2. For customers who are not ready to use OPC UA as standard, we offer another strategy which allows you a high level of flexibility:
- A pre-packaged Edge solution, EcoStruxure Plant Data Expert, which gives you a high level of flexibility allowing you to use over 150 standard OT protocols to connect all existing controllers/machines which also include standard IoT protocols OPC UA and MQTT.
- Manage the asset data model in our EcoStruxure IIoT platform for the enterprise use case or in EcoStruxure Plant Data Expert for the factory use case. Our solution is flexible and allows you to manage the different levels of maturity within your different factories/customer factories.
So, you can collect data from any device and achieve the goal of having contextualised data with a single reference to map the collected data.
A connected plant offers advantages of efficiency. Does it also become more vulnerable to cyber-attacks, which become more sophisticated by the day?
Cybersecurity and data privacy are integral to Schneider Electric’s business strategy. It is also an essential pillar in our smart supply chain model. We have a holistic approach to integrating the cybersecurity strategy across Schneider Electric while leveraging EcoStruxure offerings. We are strongly focused on architecture covering IT/OT convergence (hardware and software) through strategic partnerships at a global and regional level. We ensure a centralised grievance and internal conformance process and are also implementing best practices of the same with support from the Schneider Digital organisation. At Schneider Electric we have also embedded cybersecurity sectors in our operations i.e., the creation of a network for supply chain cybersecurity referents. We are regularly doing assessments of the maturity level of every site, with clear action plans to reach the expected level of protection with improved coordination for threats identification, detection, and solution.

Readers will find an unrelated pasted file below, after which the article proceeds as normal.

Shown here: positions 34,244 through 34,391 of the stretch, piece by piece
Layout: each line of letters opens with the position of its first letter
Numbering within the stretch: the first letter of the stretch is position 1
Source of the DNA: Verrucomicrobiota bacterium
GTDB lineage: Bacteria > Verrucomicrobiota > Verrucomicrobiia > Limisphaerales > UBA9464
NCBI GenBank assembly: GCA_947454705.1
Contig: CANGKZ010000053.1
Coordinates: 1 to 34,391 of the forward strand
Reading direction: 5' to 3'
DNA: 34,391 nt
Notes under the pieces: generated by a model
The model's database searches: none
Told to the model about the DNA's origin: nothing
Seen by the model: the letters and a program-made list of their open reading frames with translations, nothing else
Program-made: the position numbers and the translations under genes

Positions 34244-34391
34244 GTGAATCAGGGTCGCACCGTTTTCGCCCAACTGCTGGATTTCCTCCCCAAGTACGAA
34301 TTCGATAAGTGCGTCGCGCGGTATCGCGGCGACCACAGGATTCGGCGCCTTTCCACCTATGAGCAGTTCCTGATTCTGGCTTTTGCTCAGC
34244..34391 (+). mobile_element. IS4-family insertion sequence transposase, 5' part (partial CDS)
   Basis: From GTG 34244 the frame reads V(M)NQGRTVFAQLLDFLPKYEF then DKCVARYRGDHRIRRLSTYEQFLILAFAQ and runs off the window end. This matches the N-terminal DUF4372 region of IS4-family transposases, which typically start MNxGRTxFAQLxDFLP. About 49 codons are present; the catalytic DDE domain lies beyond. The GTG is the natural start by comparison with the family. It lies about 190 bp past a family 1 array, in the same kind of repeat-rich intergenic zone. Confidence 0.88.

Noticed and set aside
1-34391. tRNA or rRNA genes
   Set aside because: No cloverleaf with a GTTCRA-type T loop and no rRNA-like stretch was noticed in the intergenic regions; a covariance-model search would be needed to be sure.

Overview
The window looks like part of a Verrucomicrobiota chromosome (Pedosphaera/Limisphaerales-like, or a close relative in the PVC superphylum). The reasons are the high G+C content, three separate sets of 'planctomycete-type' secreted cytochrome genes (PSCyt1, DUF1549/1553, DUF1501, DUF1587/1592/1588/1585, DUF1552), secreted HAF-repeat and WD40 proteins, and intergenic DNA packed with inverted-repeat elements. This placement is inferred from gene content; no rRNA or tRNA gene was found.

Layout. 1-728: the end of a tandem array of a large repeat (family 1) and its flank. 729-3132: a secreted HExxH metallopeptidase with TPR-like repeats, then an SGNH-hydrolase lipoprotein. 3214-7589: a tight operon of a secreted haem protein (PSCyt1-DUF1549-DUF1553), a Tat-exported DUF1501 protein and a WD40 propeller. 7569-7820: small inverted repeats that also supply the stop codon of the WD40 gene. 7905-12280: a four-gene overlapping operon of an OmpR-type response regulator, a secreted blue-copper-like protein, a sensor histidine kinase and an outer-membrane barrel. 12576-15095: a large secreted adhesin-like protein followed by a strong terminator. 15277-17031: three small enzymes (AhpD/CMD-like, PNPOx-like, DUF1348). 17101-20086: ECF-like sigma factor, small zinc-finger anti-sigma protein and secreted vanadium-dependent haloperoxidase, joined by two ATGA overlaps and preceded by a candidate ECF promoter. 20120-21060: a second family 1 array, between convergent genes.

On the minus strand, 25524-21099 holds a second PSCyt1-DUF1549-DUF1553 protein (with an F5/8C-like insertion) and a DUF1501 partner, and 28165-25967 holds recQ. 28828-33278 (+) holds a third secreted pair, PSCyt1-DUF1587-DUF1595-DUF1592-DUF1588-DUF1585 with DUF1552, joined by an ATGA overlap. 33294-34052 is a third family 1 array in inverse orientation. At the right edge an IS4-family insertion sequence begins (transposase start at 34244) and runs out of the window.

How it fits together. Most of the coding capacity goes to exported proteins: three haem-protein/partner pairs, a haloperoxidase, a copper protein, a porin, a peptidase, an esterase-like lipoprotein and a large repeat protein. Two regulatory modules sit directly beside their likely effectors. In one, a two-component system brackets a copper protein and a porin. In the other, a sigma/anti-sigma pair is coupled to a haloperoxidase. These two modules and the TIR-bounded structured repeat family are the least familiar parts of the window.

With all the benefits of connected plants there is also a responsibility to fully protect the digital infrastructure. With the convergence of IT and OT networks, there is a need to restrict the network traffic, continuously patch both IT and OT systems and implement network and endpoint protection solutions. In Schneider Electric we have a mandate to not connect any solution which is not assessed and certified by the cybersecurity team. We also have a cybersecurity organisation of plant representatives, security operations, IT and OT teams to continuously improve cybersecurity posture.
Javed Ahmad is in charge of Global Supply Chain (International) – India, Middle East Africa, East Asia, Japan, Pacific & South America regions for Schneider Electric. He has 27+ years of international experience in the electrical and electronics manufacturing industry. Javed has strong experience in end to end supply chain, transformation and managing complex operations across the globe. In the recent years he has deployed Industry 4.0, tailored supply chain processes, SMART factories, SMART logistics centres and digitisation to drive efficiencies, agility to make the supply chain ready for the future and to cater to varied needs of the customers.